What resonates with me there is having participated in a few sales kickoffs on that one. Immediately, I'm drawn to the readout the head of sales, who is sharing data about pipeline and forecasting, and talking about how many, how much of the multiple do we have in the forecast and how much of how much behind we are and what we need to do to accomplish that, etc. So, it's basically a call to arms, we're behind on missing a number, or we're behind on some of our clarity, or we're not doing these particular things pretty well. And it's a rallying of the troops and a very clear message is delivered about what we want to do to improve those, that would be my color of those three buckets. So, Brian, my next question to you is if we think about the goal for each one of those three things, what is the structure of a sales kickoff? So how do people structure these things? Are they all going to wear Novell did and Experiment with delivering this all online? Or how do they use their time and, you know, are their breakout sessions curriculum? What's the what's your what does it look like?

Brian Lambert 14:12

Well, what I've what I found back then, and I, and I believe it's still true today, given the conversations that I've had recently is, first, there's this choice of how much in person time do we want to have with the salespeople? So, in other words, when are the tequila shots at hand? When do we need to have everybody show up? And how much you know, team building and how much quote unquote fun Are we going to have? And how much time will that be allocated? If the question comes back that we don't need to get together and we're not going to do that fun stuff. It tends to go pretty quickly into something that's a little bit more remote because I think the bias has been that these kickoffs are about knowledge transfer, or quote, unquote, you know, telling the troops and so that's the first thing is how much face to face. Do we really think needs to happen if it goes on the other side where we need to have the face to face, we want to look people in the eye, we want them to pause their activities for a minute, take a step back and get re engaged, then it comes down to what's the best way to manage that in person experience? And there's some there's some, I think some cookie cutters there which has to do with you know, a group session at first and then some breakouts either by region or product, some knowledge transfer that needs to happen along the way and then you know, that kind of a lining up of different internal groups who want to you don't have access to the sales team.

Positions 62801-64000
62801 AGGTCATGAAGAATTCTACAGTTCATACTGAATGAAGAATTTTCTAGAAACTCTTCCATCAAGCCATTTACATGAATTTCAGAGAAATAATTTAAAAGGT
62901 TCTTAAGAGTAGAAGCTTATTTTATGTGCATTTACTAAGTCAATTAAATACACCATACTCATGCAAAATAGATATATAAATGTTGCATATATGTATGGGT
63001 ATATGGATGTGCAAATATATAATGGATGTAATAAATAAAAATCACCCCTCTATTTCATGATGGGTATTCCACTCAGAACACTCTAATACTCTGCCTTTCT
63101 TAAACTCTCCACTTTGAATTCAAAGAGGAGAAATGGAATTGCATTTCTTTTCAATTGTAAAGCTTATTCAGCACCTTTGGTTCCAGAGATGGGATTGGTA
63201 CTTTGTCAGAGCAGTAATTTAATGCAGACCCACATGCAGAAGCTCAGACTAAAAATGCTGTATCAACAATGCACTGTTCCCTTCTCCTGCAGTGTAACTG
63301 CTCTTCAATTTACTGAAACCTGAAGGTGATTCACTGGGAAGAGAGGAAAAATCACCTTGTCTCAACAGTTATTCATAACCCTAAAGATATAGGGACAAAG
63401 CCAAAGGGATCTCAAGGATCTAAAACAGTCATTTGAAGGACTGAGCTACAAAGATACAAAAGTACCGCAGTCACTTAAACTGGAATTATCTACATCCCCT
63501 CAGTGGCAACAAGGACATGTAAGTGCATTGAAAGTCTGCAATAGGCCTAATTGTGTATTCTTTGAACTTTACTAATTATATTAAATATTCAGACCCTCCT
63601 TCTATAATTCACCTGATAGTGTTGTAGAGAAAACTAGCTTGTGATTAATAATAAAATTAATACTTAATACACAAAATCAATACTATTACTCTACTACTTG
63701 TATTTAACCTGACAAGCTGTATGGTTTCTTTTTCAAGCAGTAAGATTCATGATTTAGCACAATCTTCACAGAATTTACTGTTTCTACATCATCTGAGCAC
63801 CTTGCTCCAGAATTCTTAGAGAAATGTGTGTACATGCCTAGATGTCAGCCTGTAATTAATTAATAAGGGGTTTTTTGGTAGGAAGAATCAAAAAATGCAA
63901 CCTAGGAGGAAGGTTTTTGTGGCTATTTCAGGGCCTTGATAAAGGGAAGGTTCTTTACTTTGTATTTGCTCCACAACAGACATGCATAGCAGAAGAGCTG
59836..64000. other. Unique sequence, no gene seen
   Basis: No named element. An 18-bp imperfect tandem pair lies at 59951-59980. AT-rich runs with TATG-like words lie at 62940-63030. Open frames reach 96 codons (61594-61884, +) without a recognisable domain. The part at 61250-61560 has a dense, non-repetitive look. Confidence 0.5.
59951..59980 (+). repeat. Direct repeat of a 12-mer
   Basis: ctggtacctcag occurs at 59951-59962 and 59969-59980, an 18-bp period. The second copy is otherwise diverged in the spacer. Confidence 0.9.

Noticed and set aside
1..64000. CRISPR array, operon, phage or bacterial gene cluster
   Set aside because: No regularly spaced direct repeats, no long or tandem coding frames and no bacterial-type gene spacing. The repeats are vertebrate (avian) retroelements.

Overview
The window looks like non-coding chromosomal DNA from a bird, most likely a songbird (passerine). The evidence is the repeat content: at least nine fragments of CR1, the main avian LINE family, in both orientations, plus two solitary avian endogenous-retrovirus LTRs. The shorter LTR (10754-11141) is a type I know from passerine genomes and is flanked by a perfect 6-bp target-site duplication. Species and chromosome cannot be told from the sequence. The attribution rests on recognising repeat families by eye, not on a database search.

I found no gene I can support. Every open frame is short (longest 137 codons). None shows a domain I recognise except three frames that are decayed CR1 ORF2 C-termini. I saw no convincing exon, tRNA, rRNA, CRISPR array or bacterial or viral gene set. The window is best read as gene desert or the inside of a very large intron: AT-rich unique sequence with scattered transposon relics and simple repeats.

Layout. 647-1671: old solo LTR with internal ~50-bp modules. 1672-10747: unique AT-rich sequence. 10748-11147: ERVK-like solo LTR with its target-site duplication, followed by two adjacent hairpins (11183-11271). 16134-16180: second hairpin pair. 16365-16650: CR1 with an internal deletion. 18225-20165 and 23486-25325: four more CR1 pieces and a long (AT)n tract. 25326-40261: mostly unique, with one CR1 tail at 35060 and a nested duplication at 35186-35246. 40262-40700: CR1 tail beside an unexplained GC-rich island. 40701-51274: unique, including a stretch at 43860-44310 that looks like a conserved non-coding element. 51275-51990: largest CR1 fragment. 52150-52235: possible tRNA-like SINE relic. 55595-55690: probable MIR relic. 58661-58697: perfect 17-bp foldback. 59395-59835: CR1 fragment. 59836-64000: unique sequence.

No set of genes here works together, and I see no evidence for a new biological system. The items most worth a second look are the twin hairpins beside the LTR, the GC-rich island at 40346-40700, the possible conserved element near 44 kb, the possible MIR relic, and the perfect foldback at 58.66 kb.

Scott Santucci 15:38

So, to add color to that, so my involvement in sales, kickoffs has been, you know, sort of all over the place. In some cases, I've been asked to be the whole facilitator of the whole thing to keep everything together. other cases just show up and be pretty and deliver the message

Brian Lambert 15:57

Thats hard for you I know

Scott Santucci 15:59